Sugar Addiction

Proven to be more addictive than cocaine, a closer look at sugar may help to explain America’s rise in obesity, diabetes and food addictions.

A 2007 study (Lenoir, Serre, Cantin, Ahmed), found that intense sweetness surpasses cocaine reward even in addicted and drug-sensitized subjects leading to increased aggression upon withdrawal and a disruption of the dopamine/acetylcholine reward balance in the brain.

The alterations on brain functioning brought on by highly palatable foods produce many of these hallmarks of addiction – including intense craving, the inability to control or stop use, a pre-occupation with the substance, and withdrawal symptoms – the idea of dessert becomes elevated to a whole new level.

Research is supporting evidence that food addictions has behavioral and neurological qualities that resemble substance abuse and dependence. Increased craving for food or food-related substances leads to a heightened state of pleasure, energy, or excitement (Zhang, et al., 2011)

I think it is ironic that when the government ordered cocaine removed from all Coca-Cola beverages no one would have guessed that an even more consequential substance would take its place. High Fructose Corn Syrup hit the markets in the 1970s as a wonder product. Cheaper than sugar cane with an intense sweetness we associate with confectionery delights, High Fructose Corn Syrup is used to sweeten candies, juices, cookies, cakes, and has even found its way into less palatable tempting items including bread, soups, snacks and other pre-packaged foods.

Intense sweetness triggers the same receptor pathways of other ingested addictive chemicals, including cocaine and opiates. It alters the transmission of certain brain chemicals including endorphins, dopamine and serotonin, which, in turn, trigger the pleasure center of our brains, leaving us wanting more.

Millions of people are addicted to sugar and do not even realize it. The “food” manufactures are only concerned about their bottom line. They know that sugar is toxic and addictive; they add it to make us want their products, to feel that we must have more. We are getting sicker because our addiction to sugar, as well as our eating habits in general, have weaken our immune system. Our health care system cannot keep up with the high costs associated with obesity, diabetes, and associated diseases.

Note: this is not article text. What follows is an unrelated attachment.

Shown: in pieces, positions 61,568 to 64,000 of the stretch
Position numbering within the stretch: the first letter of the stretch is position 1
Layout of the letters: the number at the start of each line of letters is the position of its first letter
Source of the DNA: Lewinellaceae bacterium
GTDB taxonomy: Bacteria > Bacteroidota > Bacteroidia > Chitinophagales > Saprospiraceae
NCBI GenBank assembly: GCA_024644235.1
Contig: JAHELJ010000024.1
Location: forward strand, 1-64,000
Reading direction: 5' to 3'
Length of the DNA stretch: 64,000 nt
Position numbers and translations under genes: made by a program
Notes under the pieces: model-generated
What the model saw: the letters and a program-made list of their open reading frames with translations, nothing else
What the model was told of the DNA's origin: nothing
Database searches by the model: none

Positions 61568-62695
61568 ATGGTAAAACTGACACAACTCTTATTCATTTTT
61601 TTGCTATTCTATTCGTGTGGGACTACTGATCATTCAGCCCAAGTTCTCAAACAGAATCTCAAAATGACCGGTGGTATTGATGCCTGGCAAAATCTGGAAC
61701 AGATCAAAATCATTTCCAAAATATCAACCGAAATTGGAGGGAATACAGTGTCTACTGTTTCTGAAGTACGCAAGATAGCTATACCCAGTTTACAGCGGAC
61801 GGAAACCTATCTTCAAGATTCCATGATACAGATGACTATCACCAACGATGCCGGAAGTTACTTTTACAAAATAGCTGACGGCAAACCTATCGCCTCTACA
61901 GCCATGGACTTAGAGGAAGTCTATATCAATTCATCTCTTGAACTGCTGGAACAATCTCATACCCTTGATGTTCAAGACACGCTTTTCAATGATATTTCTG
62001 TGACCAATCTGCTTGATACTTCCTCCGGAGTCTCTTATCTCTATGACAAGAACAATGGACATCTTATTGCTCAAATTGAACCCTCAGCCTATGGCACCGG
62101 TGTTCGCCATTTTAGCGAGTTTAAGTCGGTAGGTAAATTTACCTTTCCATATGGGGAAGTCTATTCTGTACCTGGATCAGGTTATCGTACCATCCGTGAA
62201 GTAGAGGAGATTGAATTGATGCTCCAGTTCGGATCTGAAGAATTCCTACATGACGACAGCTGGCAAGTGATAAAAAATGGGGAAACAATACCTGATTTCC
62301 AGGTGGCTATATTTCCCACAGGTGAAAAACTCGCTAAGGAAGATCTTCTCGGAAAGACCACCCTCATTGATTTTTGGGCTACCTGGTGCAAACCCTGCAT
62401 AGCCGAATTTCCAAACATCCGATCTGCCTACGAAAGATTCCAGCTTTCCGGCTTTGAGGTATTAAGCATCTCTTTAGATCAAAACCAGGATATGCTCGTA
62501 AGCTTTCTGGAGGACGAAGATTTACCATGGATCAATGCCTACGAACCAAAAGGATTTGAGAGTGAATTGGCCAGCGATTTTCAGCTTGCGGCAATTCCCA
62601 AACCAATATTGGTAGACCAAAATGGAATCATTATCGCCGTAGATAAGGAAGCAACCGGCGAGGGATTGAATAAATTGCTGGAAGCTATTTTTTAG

It’s so hard today to promote the fact that sugar is an addictive substance, leaving one craving more and more. Unfortunately, there are still many nutritionists, dietitians, and professionals who don’t believe sugar can be addictive to SOME people. For this group of people eating sugar is just like alcohol. Some people have no problem having a few drinks, but others cannot stop after that first drink.

We are in the midst of an obesity crisis in this country and I’m convinced sugar addiction is a major culprit. A new study of research led by Dr.Youfa Wang from Ball State University, revealed data that the obesity rate was climbing in American adolescents to a striking 21% in 2016 and more than 7% of boys were severely obese.

In my 20+ years of working with people who have eating disorders, disordered eating, and emotional overeaters, a subset of this group cannot recover unless the intake of sugar is examined. Now with new scientific evidence maybe we can educate the general public that for some, eating excessive amounts of sugar can be the gateway drug to a life of obesity, diabetes, and/or addiction. Nothing less than the health of our nation is at stake.


Avena N. M., Rada P., Hoebel B. G. (2008). Sugar vs. Fat Bingeing: Notable Differences in Addictive-like Behaviors; Department of Psychology, Princeton University.

Bray, G. A., Nielsen, S. J., Popkin, B. M., (2004).  Consumption of high-fructose corn syrup in beverages may play a role in the epidemic of obesity. American Journal Clin Nutr. 79(4):537-43.

Lenoir, M., Serre, F., Cantin L., & Ahmed, S.H. (2007). Intense Sweetness Surpasses Cocaine Reward. PLoS ONE 2(8): e698.

Zhang, Y., Von Deneen, K.M., Tian, J., Gold, M.S., Liu, Y. (2011) Food addiction and neuroimaging. Curr Pharm Des 17: 1149-1157.